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PET scanning is an image testing technique that allow doctors to examine the disease in the body. Radioactive tracers are the special dye that helps in identifying the inner state.
PET is a technological tool that increase physician’s ability of examining the organ and tissues of the patient.
Areas of higher chemical activity are highlighted by the tracer that helps in identifying the areas that need treatment.
This advanced tool allow doctors to measure the level of oxygen, blood flow and amount of sugar.
PET recognize problems at cellular level and offers a systematic view of the disease.
Evidence suggests that PET scans are more efficient in identifying the complex diseases such as cancer and inform the doctors on time.
Bright spots appear on PET when it examines a cancer patient. This is effective equipment for identifying the extent to which cancer has spread, the implications of the treatment and likelihood of cancer recurrence.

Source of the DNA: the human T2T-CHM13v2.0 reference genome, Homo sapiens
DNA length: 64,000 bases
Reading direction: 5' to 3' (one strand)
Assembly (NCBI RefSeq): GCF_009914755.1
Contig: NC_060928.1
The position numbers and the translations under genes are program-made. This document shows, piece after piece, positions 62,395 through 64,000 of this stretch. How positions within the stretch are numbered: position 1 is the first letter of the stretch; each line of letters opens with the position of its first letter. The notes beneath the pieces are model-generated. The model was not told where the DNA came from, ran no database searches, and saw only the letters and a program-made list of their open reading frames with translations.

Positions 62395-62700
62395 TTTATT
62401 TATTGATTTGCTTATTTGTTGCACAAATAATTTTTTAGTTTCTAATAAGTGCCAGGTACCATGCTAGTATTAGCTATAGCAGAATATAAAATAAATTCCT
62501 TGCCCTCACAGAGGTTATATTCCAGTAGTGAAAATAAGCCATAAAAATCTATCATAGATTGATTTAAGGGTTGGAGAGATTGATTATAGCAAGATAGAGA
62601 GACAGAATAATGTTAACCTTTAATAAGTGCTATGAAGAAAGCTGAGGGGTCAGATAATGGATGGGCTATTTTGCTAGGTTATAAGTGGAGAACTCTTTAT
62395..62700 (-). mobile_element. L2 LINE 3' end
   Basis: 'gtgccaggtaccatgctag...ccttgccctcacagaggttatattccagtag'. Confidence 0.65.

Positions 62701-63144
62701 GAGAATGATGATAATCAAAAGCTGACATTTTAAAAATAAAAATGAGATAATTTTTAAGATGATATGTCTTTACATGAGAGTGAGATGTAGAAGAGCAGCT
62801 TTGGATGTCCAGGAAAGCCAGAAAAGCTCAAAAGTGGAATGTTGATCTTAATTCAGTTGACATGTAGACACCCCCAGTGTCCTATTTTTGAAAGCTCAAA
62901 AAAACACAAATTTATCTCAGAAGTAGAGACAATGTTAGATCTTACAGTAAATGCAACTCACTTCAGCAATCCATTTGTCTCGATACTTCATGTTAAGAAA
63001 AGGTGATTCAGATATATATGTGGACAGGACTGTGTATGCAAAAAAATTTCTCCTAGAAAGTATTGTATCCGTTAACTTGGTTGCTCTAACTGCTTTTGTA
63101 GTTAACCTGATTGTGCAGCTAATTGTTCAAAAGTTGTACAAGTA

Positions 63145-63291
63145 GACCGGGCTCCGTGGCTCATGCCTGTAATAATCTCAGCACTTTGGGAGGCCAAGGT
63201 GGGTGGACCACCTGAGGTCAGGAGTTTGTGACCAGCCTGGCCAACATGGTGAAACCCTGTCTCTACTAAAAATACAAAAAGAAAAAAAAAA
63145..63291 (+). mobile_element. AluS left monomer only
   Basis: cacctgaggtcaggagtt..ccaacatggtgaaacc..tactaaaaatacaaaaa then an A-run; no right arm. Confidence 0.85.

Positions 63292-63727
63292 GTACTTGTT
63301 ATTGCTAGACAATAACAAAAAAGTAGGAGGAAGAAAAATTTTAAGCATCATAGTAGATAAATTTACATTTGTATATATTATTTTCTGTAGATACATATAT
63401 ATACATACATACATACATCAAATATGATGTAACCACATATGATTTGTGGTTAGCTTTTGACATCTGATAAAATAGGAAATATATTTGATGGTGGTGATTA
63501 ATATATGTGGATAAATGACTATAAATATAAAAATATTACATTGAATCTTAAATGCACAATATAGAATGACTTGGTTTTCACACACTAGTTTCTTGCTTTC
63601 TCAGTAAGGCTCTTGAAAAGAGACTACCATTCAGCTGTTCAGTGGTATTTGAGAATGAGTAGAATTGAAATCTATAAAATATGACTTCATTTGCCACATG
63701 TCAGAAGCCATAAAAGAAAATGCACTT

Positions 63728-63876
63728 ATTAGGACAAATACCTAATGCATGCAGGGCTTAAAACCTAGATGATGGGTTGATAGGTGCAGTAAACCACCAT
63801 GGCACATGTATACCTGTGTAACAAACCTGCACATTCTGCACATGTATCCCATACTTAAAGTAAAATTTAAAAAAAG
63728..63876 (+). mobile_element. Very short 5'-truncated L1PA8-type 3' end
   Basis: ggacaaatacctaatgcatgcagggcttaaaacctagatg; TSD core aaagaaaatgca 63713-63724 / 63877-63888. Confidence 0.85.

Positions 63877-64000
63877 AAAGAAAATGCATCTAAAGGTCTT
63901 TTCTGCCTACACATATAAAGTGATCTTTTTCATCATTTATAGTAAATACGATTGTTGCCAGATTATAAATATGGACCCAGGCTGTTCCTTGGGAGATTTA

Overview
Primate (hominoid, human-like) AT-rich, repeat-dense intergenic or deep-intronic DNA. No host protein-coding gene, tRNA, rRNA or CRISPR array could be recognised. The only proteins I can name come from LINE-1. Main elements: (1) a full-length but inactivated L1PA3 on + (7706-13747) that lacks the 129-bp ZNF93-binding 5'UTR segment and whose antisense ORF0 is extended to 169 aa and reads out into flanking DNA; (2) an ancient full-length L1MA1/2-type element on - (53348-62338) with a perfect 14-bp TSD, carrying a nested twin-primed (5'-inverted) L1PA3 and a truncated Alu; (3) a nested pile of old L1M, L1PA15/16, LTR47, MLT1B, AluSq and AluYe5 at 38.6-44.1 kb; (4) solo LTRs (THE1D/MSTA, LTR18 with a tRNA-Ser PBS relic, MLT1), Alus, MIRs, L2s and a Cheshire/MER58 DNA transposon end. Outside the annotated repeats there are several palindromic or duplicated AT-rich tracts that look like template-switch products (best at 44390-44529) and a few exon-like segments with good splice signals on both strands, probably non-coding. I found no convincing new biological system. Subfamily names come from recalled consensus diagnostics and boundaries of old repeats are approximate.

Although PET offer many benefits, there are also limitations such as large solid tumor are not visible.
Using PET physicians manage to take timely actions such as it reveal areas of low blood flow. It is also depicted that a healthy tissue take more tracer than unhealthy tissue.
PET scan reveal different degrees of brightness that gives clear idea of the disease.
The tracers of PET scans are connected to glucose compounds while areas of brain utilizing glucose at high levels are identified.
Metabolic changes experienced at cellular level by organ and tissue are recognized by the PET scan. This technological tool provides complex systematic view to the doctor that increase the chances of adopting treatment on time.
There are also risks of PET scans so it is important to gain complete information from the doctor.
Lammers, G. K., Esser, J. P., Pasker, P. M., Sanson-van, Praag M. E., de Klerk, J. H. (2014). Can I-124 PET/CT predict pathological uptake of therapeutic dosages of radioiodine (I-131) in differentiated thyroid carcinoma? Adv. Mol. Imaging, (3), 27–34.
Lin, F. I., Rao, J. E., Mittra, E. S., Nallapareddy K, Chengapa A, et al. (2012). Prospective comparison of combined 18F-FDG and 18F-NAF PET/CT versus 18F-FDG PET/CT imaging for detection of malignancy. Eur. J. Nucl. Med. Mol. Imaging, 39(2), 262–270.
Kadrmas, D. J., Rust, T. C., Hoffman, J. M. (2013). Single-scan dual-tracer FLT+FDG PET tumor characterization. Phys. Med. Biol, 58(3), 429–449.
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